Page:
By Calum Marsh
By Stephanie Zacharek
By Alan Scherstuhl
By Simon Abrams
By Alan Scherstuhl
By Alan Scherstuhl
By Stephanie Zacharek
By Amy Nicholson
In the highly competitive, dog-eat-dog world of the modern-day superhero in Mystery Men, the members of the group that eventually becomes known by that name start out with a couple of strikes against them. First off, there's the little matter of superpowers: They don't have 'em. Or let's say that the status of their powers as super -- as compared to those of someone like, say, Superman, who can fly, has xray vision, and can bounce bullets off his chest -- is at best a little iffy.
Take Eddie, a.k.a. the Shoveler (William H. Macy), for example. Eddie can shovel up a storm, but as his loving wife keeps telling him, being a good shoveler doesn't necessarily make you a superhero. Then there's the Blue Raja (Hank Azaria), whose real name is Jeffrey and who still lives at home with his mother. Granted, Jeffrey can toss cutlery with near unrivaled ability and do a ripping impersonation of an upper-crust Brit. However, very few of your contemporary evil geniuses can be brought down by a well-thrown salad fork. (Jeffrey eschews the throwing of knives on the grounds that they are too obvious.)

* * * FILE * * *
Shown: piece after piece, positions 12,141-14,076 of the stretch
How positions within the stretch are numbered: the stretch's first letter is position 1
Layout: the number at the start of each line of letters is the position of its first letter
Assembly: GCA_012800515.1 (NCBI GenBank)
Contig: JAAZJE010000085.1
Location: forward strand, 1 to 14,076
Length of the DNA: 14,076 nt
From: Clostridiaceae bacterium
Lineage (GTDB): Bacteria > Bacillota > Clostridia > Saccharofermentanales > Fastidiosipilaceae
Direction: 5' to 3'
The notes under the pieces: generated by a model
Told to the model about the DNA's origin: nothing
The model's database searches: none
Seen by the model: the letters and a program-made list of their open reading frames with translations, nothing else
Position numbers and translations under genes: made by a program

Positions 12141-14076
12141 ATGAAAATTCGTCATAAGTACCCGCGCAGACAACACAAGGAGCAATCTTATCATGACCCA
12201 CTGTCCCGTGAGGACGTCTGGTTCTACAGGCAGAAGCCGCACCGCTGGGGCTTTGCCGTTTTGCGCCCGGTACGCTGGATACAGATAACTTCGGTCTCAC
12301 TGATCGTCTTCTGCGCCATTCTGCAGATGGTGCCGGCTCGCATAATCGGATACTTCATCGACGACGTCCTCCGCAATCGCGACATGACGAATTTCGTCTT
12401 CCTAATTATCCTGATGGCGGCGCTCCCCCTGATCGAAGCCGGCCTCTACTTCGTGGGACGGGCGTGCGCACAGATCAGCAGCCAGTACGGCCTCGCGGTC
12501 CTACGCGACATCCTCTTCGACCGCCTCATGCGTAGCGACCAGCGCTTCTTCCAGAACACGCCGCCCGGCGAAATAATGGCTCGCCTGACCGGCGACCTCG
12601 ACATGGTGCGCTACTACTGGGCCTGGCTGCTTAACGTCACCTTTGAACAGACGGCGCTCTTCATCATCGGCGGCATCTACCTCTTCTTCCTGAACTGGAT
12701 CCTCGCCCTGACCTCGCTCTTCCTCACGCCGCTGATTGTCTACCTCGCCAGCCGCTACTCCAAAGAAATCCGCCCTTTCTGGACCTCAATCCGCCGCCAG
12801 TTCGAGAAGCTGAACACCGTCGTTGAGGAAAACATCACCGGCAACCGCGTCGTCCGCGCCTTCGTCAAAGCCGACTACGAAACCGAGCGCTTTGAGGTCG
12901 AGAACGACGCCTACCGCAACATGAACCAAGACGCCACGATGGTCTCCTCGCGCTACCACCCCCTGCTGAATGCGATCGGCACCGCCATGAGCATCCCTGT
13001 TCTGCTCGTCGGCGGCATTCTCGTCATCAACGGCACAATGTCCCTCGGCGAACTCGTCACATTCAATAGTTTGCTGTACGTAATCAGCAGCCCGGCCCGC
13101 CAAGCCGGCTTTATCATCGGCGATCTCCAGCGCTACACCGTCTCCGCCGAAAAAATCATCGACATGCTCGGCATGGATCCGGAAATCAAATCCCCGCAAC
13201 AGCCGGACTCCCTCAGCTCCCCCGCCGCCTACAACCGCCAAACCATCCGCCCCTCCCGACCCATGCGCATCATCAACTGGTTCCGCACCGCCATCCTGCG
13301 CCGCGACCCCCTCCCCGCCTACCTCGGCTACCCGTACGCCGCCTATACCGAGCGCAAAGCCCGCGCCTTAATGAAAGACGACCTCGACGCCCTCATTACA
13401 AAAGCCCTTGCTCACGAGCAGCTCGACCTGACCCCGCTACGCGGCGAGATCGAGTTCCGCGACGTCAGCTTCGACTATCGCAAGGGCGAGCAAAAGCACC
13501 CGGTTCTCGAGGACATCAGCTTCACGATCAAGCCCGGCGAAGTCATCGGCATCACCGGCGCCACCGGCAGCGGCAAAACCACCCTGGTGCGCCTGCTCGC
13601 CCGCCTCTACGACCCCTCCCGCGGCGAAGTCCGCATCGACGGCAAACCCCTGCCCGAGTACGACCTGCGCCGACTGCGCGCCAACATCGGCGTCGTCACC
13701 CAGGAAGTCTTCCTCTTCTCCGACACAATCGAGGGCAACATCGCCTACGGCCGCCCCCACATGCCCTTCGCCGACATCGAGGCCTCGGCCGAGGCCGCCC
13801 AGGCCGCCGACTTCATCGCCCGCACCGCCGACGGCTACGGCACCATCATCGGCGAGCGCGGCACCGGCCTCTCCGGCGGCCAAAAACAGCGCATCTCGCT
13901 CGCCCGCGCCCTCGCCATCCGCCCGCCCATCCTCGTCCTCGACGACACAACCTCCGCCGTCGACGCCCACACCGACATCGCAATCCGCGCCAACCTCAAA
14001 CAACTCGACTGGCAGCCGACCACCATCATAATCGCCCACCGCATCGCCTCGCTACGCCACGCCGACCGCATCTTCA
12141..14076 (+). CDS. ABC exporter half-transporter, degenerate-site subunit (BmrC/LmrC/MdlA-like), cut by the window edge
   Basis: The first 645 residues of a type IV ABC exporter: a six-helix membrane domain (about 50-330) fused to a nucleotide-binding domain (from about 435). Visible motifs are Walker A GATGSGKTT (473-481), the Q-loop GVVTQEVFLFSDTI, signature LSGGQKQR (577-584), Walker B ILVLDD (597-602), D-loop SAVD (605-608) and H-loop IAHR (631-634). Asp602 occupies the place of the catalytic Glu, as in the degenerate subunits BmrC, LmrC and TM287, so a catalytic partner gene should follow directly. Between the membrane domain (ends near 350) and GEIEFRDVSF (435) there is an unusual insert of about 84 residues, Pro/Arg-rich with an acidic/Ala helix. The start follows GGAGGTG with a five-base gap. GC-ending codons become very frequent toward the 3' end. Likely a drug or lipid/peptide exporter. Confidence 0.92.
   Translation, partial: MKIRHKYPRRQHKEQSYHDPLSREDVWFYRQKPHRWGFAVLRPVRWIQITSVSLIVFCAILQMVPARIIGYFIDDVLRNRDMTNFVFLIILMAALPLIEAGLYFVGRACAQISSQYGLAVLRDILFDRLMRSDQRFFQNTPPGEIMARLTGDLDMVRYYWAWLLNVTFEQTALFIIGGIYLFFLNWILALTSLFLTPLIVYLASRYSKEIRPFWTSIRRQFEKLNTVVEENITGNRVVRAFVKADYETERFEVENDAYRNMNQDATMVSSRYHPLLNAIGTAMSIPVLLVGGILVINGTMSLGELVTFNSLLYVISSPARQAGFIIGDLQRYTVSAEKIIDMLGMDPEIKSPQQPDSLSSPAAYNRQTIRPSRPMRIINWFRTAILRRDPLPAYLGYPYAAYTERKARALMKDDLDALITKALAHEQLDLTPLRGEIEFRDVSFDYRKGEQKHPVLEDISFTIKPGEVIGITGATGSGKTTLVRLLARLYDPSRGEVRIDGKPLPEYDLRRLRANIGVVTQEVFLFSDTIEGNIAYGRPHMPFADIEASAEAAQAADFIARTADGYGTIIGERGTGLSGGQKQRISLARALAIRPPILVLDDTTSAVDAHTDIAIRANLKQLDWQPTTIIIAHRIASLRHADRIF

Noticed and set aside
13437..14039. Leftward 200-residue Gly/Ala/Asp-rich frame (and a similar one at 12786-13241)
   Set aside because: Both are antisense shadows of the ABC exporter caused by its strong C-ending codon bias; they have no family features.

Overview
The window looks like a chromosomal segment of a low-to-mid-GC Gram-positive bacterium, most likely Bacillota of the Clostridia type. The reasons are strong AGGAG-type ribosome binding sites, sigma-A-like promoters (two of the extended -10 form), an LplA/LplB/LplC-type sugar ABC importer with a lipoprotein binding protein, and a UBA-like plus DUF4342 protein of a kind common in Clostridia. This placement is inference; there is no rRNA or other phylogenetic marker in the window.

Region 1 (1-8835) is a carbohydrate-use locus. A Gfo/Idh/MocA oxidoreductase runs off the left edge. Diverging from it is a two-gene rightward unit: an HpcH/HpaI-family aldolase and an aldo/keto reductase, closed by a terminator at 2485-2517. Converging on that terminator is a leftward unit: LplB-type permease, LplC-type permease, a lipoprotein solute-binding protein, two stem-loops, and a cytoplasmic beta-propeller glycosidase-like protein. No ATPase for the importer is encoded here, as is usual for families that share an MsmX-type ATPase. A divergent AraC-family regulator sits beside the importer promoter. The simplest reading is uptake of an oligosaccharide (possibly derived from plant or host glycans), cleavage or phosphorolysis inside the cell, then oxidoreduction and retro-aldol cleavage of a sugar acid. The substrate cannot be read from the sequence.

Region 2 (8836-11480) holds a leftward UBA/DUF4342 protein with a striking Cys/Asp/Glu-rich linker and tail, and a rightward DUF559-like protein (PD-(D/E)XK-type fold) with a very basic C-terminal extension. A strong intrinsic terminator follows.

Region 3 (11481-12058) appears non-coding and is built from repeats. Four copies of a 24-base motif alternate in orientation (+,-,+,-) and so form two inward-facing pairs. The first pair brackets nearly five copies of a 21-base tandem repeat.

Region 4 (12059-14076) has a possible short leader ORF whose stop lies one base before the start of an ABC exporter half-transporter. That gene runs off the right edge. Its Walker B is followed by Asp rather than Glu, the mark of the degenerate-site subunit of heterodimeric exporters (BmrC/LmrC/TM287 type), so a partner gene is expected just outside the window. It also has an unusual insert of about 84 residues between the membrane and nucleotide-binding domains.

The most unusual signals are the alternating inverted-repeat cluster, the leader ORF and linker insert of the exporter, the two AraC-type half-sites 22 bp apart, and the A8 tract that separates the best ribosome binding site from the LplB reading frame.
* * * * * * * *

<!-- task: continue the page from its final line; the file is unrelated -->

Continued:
Which brings us to Mr. Furious, the last of the core group, whose name in the real world is Roy and who possesses the ability to become very, very angry. Enraged, one might say. Pissed. You look at Mr. Furious the wrong way, and he will go thermonuclear on your ass. In the abstract, this may seem intimidating, but after people learn that Mr. Furious' powers are largely rhetorical -- that is, he doesn't possesses superstrength, superspeed, or any other tiny superthing out of the ordinary -- they have a tendency to beat the utter crap out of him.